But we’re not done. Fundal pressure can harm babies too. A study of 13,700 vacuum extractions reported more brachial plexus injuries (a cluster of nerves serving the shoulder and arm) in babies when fundal pressure was used—2% versus 1%. Study authors theorized that fundal pressure may jam (the word they used was “impact”) the baby’s shoulder behind the pubic bone. So much for safety.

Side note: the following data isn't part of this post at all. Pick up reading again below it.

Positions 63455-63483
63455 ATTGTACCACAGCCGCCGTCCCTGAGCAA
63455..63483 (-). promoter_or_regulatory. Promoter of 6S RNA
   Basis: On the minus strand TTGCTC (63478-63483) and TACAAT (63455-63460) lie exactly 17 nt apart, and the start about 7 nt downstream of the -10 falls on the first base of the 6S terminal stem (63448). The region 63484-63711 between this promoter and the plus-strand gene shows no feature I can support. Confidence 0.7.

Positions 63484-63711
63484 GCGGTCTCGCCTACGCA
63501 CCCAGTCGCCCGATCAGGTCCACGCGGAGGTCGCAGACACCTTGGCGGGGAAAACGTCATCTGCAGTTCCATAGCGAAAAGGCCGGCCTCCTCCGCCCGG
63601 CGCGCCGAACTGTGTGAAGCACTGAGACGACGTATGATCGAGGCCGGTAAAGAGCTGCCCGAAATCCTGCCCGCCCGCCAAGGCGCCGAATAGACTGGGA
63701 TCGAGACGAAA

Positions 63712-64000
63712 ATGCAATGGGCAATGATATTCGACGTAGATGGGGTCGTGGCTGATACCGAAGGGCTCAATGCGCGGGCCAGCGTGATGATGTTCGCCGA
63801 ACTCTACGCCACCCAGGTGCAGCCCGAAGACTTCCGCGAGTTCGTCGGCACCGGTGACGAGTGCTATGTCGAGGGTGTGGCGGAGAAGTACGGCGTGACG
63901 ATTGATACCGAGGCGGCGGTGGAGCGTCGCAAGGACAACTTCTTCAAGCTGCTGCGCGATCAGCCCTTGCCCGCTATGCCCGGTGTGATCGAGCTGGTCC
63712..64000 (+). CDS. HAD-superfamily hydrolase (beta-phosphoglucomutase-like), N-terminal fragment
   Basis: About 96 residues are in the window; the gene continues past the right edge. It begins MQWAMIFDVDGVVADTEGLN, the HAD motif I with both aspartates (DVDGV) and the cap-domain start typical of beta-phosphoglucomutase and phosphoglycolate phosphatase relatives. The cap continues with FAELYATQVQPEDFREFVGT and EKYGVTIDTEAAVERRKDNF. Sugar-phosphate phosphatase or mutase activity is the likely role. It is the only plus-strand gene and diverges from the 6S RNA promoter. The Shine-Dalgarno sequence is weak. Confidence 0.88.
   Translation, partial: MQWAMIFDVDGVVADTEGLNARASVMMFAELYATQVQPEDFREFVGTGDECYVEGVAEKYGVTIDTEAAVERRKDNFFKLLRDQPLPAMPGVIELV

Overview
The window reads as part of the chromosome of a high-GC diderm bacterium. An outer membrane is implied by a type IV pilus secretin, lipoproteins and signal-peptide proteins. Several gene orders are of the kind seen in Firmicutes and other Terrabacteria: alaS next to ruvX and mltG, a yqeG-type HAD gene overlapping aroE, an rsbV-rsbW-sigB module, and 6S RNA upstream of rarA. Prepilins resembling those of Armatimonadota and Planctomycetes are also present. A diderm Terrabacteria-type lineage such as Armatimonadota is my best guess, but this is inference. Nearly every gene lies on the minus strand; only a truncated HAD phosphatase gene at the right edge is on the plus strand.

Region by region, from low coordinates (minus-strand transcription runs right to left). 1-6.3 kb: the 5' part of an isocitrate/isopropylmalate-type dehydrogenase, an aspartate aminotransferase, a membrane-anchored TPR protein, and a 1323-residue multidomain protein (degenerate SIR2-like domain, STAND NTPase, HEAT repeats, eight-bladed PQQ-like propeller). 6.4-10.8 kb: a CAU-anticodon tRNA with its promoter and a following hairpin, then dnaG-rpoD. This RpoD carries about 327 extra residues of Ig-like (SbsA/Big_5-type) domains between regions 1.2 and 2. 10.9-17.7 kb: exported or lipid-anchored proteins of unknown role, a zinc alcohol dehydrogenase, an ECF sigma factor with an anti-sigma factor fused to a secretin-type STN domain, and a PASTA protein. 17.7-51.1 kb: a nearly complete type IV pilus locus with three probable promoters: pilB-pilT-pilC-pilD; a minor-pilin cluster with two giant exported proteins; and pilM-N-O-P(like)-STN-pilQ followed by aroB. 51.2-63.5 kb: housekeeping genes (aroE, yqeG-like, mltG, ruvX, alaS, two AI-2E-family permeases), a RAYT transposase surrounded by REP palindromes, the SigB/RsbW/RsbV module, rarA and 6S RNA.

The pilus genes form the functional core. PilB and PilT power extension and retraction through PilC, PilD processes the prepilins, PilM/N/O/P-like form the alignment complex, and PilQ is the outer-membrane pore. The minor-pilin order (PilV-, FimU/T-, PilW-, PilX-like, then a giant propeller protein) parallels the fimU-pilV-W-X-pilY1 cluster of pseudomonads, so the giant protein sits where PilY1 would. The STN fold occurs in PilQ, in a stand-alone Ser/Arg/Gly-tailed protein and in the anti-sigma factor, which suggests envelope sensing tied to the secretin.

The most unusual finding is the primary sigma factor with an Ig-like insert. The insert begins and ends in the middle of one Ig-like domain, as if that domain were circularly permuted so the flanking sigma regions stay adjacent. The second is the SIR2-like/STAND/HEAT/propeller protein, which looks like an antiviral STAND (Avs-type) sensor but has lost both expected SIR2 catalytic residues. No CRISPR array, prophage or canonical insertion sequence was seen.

Still, every intervention has potential harms. The question is: “Does fundal pressure do sufficient good to counterbalance those harms?” Despite its fairly common use, until this year, we had no evidence that it did. Now we do, and it doesn’t. In a randomized controlled trial (women assigned by chance to one form of treatment or the other), investigators allocated healthy women with full-term, head-down babies and no epidural analgesia or oxytocin (Pitocin or “Pit”) infusion to have fundal pressure or not when they reached full dilation and felt an urge to push. (RCTs produce the strongest evidence because random assignment eliminates many sources of bias.) Second-stage duration rates were similar in the group overall as well as among first-time mothers and among women with prior births. Ominously, umbilical cord oxygen levels at birth were lower in the fundal pressure group and carbon dioxide levels were higher. All newborns were in good condition at birth, but these were healthy pregnancies, and the same might not be true for babies already having some difficulty. So much for efficacy.